After a traumatic brain injury, aerobic exercise promotes cardiovascular fitness, cognitive recovery, and reductions in mood disorders.
Following a traumatic brain injury (TBI), aerobic exercise promotes cardiovascular fitness, cognitive recovery, and reductions in mood disorders.1
Physical inactivity, increased sedentary behavior, and greater perceived fatigue are commonly reported following TBI.2 Chin et al3 enrolled a small sample of adults with nonpenetrating TBI in a 12-week aerobic training program to assess the impact of vigorous exercise on cardiorespiratory fitness. Participants (N=10) completed a cardiopulmonary exercise test measuring gas exchange during exercise (ie, oxygen consumption and carbon dioxide output), and completed the Fatigue Severity Scale (FSS) at baseline and following the 12-week exercise training. Participants engaged in supervised exercise training on a treadmill for 30 minutes, 3 times per week at a vigorous intensity, maintaining 70% to 80% of heart rate reserve. At the training completion, statistically significant changes were noted in peak oxygen consumption, time to fatigue, and peak work rate. Participants also reported considerably lower fatigue as evidenced by statistically significant decreases in FSS composite scores.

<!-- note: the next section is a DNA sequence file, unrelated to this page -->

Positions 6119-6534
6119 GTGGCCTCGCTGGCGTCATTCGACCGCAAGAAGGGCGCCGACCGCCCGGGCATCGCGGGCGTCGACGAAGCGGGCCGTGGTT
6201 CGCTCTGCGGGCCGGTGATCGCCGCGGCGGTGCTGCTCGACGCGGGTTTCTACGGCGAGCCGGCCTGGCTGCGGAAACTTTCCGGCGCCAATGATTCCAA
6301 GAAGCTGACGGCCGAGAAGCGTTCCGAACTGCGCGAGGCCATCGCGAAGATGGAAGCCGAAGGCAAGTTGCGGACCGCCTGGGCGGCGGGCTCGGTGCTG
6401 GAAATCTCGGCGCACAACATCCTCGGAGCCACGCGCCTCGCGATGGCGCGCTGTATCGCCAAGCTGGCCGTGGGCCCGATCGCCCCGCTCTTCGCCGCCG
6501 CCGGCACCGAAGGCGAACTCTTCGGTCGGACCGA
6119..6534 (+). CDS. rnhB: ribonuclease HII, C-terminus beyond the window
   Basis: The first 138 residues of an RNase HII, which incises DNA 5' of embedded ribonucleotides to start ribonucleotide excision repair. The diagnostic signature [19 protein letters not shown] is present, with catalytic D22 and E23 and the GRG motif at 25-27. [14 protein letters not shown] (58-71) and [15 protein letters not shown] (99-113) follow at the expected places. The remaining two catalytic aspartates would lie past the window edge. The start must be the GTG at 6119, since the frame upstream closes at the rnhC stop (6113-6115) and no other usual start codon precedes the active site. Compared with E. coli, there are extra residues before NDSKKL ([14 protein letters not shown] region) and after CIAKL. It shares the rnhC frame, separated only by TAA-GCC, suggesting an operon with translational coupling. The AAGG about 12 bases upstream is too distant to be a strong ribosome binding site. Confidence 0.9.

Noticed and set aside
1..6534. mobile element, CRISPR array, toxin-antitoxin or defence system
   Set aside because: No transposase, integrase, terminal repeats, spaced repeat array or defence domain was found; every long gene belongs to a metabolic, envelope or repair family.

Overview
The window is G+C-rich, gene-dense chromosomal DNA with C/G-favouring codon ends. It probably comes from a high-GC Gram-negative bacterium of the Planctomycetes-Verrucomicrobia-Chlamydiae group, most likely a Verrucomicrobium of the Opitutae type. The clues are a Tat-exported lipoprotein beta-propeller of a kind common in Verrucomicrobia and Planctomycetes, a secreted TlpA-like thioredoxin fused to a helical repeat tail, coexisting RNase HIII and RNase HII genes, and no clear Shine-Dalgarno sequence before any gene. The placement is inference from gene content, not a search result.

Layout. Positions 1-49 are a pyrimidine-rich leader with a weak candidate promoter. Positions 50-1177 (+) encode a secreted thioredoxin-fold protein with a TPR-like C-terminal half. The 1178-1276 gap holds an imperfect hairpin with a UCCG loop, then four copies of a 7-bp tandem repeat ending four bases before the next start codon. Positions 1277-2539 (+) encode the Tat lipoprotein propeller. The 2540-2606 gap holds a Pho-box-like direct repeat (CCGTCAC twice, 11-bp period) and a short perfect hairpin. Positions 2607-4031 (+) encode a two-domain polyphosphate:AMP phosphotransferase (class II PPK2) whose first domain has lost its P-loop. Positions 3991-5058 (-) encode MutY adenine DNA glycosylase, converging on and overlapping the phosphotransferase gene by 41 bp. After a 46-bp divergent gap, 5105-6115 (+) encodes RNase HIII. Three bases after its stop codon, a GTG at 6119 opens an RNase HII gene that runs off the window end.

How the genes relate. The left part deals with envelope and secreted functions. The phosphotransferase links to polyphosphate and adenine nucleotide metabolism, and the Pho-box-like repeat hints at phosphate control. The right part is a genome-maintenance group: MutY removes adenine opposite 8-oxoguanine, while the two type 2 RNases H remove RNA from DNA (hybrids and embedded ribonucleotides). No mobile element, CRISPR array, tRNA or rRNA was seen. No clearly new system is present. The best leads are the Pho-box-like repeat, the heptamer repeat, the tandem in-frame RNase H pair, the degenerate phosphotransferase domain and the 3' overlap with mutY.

Exercise may promote cognitive recovery via mechanisms such as increasing neural repair and neuroplasticity, modulating neurotransmitter systems, and decreasing neuroinflammation.1In a systematic review of controlled clinical trials and randomized controlled trails with adults with neurologic disorders, McDowell et al reported that aerobic exercise improved cognition, particularly attention and cognitive flexibility in adults with TBI.4